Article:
By Peter Jeff
The Leadership Mints Guy
Here’s an idea to help you wear your name tag more strategically. Reading time: 2:46
You’re standing in the registration area of a major meeting or convention. Look around. You’d think a wind storm blew through the way the conventioneers are wearing their name tags: Every which way. Left- sided. Right- sided. Lop-sided. Who cares? Leaders do.
Leaders know there is a RIGHT way to wear a name tag albeit the preponderance of overwhelming evidence on the left.
On the left, many stick name tags on their chest as if it were a carnation or a gardenia boutonniere blossoming in their lapel.
On the left, many stick name tags on their chest as if it were the base for the ever-present flag pin waving on a politician’s lapel like a red white and blue flower positioned –of course –directly over the heart.
On the left, many stick name tags on their chest as if it were manifesting a corporate logo squarely on the blazer’s left pocket in all its splendor.
And on the left, many stick name tags on their chest as if were another medal of honor amid other decorative ribbons and military plumage strutting proudly with the same zeal that commands attention be paid to a General. Or to a Secretary of State.
Who can ever forget the broaches and other decorative pins that Secretary of State Madeline Albright showcased prominently on her upper left side as a symbol of the kind of work she was doing that day—punitive (snake pins etc) or remunerative (butterfly pins etc)?
Yet most effective leaders know that when it comes to sticking name tags on: RIGHT MAKES MIGHT.
The most effective leaders know their name tag should be clipped, pinned or pasted on their RIGHT chest close to the shoulder. Why? To make it easier for the person to read your name tag while shaking your hand and maintaining relatively more eye contact with you.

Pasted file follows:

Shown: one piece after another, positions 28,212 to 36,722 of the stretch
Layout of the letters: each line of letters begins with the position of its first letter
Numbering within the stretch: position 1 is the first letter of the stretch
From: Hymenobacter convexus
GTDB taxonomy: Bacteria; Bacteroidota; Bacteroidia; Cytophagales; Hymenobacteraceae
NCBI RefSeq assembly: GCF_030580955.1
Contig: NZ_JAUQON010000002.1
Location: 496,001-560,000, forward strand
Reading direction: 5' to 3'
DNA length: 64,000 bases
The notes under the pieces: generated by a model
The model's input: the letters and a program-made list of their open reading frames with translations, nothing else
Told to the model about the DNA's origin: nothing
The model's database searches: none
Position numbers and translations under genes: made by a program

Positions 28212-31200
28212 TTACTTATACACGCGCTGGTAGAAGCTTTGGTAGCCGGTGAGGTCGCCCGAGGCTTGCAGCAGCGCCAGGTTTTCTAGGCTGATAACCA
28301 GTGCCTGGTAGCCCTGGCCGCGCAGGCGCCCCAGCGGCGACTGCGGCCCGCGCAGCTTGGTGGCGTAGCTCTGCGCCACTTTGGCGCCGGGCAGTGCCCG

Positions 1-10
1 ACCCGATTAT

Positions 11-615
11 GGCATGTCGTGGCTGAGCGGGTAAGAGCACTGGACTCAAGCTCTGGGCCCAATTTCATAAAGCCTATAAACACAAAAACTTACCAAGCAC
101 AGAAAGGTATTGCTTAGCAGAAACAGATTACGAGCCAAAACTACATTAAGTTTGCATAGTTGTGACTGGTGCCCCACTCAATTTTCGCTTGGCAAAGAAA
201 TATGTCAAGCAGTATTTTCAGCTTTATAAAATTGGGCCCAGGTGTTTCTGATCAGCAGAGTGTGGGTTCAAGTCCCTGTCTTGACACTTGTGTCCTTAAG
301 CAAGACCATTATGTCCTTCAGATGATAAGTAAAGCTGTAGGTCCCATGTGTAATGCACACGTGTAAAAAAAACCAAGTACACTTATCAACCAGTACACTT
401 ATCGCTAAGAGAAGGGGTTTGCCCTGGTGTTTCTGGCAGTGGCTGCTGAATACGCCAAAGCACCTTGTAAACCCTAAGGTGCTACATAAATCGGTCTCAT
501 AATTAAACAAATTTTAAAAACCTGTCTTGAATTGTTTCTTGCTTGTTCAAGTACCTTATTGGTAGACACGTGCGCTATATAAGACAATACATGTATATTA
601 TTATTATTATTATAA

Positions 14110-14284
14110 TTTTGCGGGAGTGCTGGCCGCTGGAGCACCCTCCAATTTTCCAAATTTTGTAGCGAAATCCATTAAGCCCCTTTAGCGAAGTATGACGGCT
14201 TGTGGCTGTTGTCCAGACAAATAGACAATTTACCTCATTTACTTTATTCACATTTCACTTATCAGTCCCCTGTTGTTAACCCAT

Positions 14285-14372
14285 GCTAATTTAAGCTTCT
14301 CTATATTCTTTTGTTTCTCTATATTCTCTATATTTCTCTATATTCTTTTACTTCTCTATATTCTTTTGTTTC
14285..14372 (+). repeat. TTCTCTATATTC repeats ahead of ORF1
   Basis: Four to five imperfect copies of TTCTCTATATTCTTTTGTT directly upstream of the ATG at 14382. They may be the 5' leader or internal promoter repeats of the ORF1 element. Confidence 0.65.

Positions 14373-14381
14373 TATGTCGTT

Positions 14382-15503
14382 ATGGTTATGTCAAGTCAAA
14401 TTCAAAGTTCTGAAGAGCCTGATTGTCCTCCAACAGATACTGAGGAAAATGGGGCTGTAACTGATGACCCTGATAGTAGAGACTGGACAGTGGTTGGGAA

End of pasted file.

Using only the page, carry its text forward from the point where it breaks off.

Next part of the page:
Nine out of 10 people are right-handed. They shake with their right hands. Notice when you extend your arm to shake someone’s hand, you are looking directly at their RIGHT side.
And of course the reverse is true: the other person is also looking directly at your RIGHT side. Think of this ditty the next time you’re pinning a name tag on yourself to get it right:
Name Tag On the Right
Displayed in Plain Sight
Of course, the haphazard sticking of name tags –every which way but the RIGHT WAY– is more often a sin of omission than commission. Most people just don’t consciously think about what side they should stick a name tag on their chest.
Yet the most effective leaders do think about communicating to others at all times–from every place and with any thing. Even a name tag.
The most effective leaders stick a name tag onas if they were framing a picture FOR OTHERS . They don’t simply stick a name tag on themselves. They stick it TO THEMSELVES.
They stick it to their memory of the other person. They want to make sure their face sticks to their name. After all putting a name to a face and face to a name enhances relationship building which of course is leadership.
Yet the lure of the lapel button-hole on the left side of a suit coat often acts like a magnet the way it seemingly forces conventioneers to do the conventional thing: pin something to their left chest as if you were a walking billboard.
Even the Name Tag Guy (Scott Ginsberg), an author and public speaker on the importance of wearing a name tag, wears his name tag on the LEFT side. By design. After all, his name tag is his logo. His name tag is a billboard that shouts about him. Not for others.
Yet the most effective leaders, wearing name tags on their right, consider a name tag more as sound board not a billboard.
As a sound board, a name tag on the right amplifies a message FOR others.
As a sound board, a name tag on the right tailors a message more personally FOR ANOTHER. And as a sound board, a name tag on the right targets a message that STICKS more directly TO ANOTHER.
Just a handshake away. Right On!
Wear name tags on the right to keep your leadership thinking in mint condition.
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